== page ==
The cord should be checked for symmetrical hyperintensity lesions. She needs a thorough case history to include digestion and elimination to check for indications of possible digestive problems such as hydrochloric acid and pancreatic enzyme deficiencies in the upper GI tract, and inflammatory bowel and malabsorption signs in the lower GI. Lab work should include a Complete Blood Count (CBC) with differential and indices, as well as SMA 25. More importantly, she also needs someone to go through the results with a fine tooth comb to check for borderline anemia, and she should get the Schilling test to check for problems with Vitamin B12 utilization.
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Re: CCSVI and CCVBP

Postby costumenastional » Tue Feb 19, 2013 2:13 pm

I hate tests. Sounds more than I can handle, let me tell you...
Blood and lab tests will go first. One step at a time.
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Re: CCSVI and CCVBP

Postby uprightdoc » Tue Feb 19, 2013 3:32 pm

"...Patients with mild haematological findings are often misdiagnosed..."

The standard blood and chemistry tests are easy to do and should be just as easy to get even in Greece. You should also have them include a liver panel as well if possible. The Schilling test is slightly inconvenient but easy to do and it includes treatment. The inconvenience is you have to see a doctor frequently in the initial stages for the B12 injections.
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Re: CCSVI and CCVBP

Postby uprightdoc » Sat Feb 23, 2013 10:21 am

Below is an interesting case posted on the comments page of my blog on intracranial hypertension and an autoimmune-inflammatory condition that was triggered by antibiotics ...

I have had Intracranial Hypertension for 8 years since taking Tetracycline antibiotics. It did not reverse afterwards.
But, I also have a variety of autoimmune disorders, including vasculitis. If I take diuretics it makes the condition tolerable. But, as my general blood pressure is normal, the diuretics drop it and I have side-effects from that.
I have now developed permanent poor memory, and a M.R.I. reveals ischaemia in the cerebral white matter. I am keen for this not to continue worsening!!!

How can I work out which could be what? I am limited to testings, as anything injected into my veins triggers an autoimmune flare, which then causes more irreversible damages.


Anything injected into the bloodstream, including vaccines and local anesthetics, bypass important parts of natural immunity and trigger the compliment immune system. Left unchecked, the compliment immune system can be very destructive.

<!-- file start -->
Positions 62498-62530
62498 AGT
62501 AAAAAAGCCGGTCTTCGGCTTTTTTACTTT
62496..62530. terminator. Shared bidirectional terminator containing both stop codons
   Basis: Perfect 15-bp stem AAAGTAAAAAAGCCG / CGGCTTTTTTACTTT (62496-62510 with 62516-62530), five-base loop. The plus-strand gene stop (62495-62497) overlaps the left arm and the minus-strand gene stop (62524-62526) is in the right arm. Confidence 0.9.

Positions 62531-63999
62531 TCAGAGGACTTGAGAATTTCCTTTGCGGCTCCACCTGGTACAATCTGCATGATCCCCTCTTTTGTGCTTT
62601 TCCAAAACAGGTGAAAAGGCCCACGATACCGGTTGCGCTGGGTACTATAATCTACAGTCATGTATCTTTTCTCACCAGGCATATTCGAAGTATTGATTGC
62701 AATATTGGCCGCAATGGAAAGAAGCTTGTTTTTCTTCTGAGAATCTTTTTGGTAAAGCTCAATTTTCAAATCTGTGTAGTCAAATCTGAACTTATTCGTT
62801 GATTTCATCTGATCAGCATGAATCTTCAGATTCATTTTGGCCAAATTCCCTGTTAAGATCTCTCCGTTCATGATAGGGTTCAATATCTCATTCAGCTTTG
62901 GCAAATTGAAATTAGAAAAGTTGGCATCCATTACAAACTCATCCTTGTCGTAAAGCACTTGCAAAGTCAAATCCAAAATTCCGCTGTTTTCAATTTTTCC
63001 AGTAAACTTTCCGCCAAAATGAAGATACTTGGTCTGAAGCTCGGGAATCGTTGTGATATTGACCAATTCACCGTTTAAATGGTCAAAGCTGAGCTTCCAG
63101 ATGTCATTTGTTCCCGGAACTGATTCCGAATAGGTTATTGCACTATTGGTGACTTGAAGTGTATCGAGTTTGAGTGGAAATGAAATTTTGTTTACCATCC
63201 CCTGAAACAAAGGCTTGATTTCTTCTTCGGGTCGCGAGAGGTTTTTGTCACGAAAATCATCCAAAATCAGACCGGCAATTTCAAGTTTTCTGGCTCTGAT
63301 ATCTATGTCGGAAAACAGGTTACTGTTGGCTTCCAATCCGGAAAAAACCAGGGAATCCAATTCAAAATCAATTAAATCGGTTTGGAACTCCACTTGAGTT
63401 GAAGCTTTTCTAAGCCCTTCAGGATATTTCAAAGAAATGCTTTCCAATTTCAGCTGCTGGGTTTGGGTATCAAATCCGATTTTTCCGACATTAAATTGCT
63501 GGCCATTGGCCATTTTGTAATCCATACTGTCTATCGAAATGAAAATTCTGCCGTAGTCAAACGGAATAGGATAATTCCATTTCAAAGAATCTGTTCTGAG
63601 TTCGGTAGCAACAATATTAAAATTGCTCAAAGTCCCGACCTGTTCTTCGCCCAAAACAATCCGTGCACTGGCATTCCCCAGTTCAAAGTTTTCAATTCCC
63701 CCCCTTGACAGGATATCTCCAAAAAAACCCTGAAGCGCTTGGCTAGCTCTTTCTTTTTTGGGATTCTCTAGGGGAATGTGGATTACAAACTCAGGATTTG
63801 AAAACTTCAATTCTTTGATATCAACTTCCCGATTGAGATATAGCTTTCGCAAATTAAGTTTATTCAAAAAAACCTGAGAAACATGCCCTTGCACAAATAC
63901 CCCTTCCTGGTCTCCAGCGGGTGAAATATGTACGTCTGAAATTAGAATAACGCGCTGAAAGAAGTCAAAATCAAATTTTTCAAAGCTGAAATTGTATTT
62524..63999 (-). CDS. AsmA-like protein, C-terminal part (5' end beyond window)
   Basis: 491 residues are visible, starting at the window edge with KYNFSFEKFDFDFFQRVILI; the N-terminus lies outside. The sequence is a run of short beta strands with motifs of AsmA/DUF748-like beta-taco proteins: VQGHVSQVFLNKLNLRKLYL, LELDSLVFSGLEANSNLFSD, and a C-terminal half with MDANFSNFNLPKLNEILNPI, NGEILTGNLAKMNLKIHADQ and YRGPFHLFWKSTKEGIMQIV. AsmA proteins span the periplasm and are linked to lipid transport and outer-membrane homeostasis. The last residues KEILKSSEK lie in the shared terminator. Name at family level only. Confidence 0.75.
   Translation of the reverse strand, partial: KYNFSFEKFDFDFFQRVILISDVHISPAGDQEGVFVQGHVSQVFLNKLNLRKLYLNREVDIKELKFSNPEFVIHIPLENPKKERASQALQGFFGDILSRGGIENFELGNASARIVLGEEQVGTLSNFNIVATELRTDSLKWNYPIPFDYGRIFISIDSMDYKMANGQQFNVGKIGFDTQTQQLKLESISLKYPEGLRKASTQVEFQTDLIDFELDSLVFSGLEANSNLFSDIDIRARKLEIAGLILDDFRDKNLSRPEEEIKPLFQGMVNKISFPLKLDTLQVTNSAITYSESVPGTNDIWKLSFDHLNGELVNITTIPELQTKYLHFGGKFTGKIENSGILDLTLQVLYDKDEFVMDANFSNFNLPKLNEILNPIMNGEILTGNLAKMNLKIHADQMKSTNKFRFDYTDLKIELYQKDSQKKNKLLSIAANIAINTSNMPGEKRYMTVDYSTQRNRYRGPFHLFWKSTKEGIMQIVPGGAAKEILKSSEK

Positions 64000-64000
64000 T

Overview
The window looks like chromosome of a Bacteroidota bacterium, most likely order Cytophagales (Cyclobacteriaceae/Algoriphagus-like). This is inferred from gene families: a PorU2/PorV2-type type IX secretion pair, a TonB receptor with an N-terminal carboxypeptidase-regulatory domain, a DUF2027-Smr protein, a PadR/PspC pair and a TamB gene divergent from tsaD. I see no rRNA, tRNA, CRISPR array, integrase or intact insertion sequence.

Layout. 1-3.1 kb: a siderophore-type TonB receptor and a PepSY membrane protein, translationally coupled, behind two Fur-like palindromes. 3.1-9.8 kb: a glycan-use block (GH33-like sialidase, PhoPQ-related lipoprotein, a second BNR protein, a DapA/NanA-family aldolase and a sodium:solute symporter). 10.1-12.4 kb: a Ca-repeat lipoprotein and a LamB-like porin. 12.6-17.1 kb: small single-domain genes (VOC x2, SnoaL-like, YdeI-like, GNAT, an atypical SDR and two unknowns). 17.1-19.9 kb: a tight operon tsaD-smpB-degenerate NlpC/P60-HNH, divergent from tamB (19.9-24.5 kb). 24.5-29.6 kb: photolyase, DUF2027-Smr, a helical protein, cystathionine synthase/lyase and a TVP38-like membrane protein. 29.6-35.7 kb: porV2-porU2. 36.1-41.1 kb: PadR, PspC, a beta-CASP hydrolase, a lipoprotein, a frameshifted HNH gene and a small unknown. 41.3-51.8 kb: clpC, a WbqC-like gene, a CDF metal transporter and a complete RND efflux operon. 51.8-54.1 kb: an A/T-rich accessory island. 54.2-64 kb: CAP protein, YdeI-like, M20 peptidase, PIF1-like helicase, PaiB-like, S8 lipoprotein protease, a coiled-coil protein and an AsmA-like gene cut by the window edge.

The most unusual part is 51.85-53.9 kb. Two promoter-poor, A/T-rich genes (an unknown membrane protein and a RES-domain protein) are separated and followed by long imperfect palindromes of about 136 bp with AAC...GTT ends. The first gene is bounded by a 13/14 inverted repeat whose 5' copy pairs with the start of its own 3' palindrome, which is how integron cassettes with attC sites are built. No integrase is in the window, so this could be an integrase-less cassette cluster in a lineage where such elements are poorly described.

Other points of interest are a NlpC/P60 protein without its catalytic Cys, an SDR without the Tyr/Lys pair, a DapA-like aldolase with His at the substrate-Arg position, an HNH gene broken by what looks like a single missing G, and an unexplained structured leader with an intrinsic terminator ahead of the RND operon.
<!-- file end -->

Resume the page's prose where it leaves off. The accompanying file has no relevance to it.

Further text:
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Re: CCSVI and CCVBP

Postby NZer1 » Sat Feb 23, 2013 1:50 pm

Hi Dr, thanks for posting this, I missed it on your Blog.

I have a different thought pattern when I see this type of experience.
a. Firstly why was ABx used in the first place?

b. Did the time on the ABx generate any symptom changes?

c. What were the tests done to make the dx and decision to use ABx, and was there a retest after the ABx use. I would also add that retesting some months later is advisable to ensure the 'issue' is not a Stealth Bacteria http://beyondthebandaid.com.au/concept- ... nfections/ and all that has happened is that the Bacteria has gone dormant for the period that the ABx is in the patients system.

d. Have there been flairs of symptoms over time both before and since the ABx treatment and what was the cause of this, did bloods targeted at antibodies show any indications of immune activity?

e.What is really happening in regard to the current symptoms and how does that compare to the History'development of the patients symptoms?

Quote;"Anything injected into the bloodstream, including vaccines and local anesthetics, bypass important parts of natural immunity and trigger the compliment immune system. Left unchecked, the compliment immune system can be very destructive."

I totally agree with this comment, my insights to this are that the activation by introducing Immune System activators has lasting effects that are NOT understood.
There are pages of peer reviewed documents that assume the positive and the negative outcomes from use of 'introduced' man made products. The bottom line is that there are no studies that follow the action, of for instance, ABx because the life cycle of the, for instance, Bacteria is not known in detail.
The Bacteria CPn for instance has had some follow up studies on aspects of the life cycle (Stratton, Siriram and others http://www.CPn Help.org/?q=node/29 ) and it's presence in a patient. Any persistent infection or chronic infection is going to require a life long monitoring to manage the re-infection possibilities.
Re-infection of many MS related co-infections such as CPn, Lyme, Mycoplasma and other known bacteria are clouding the picture of the first infection and commencement of symptoms, the dx challenges for MS, the dx challenges for Bacterial infections and the treatment of both MS and Bacterial infections over a life span are all in the Ethers!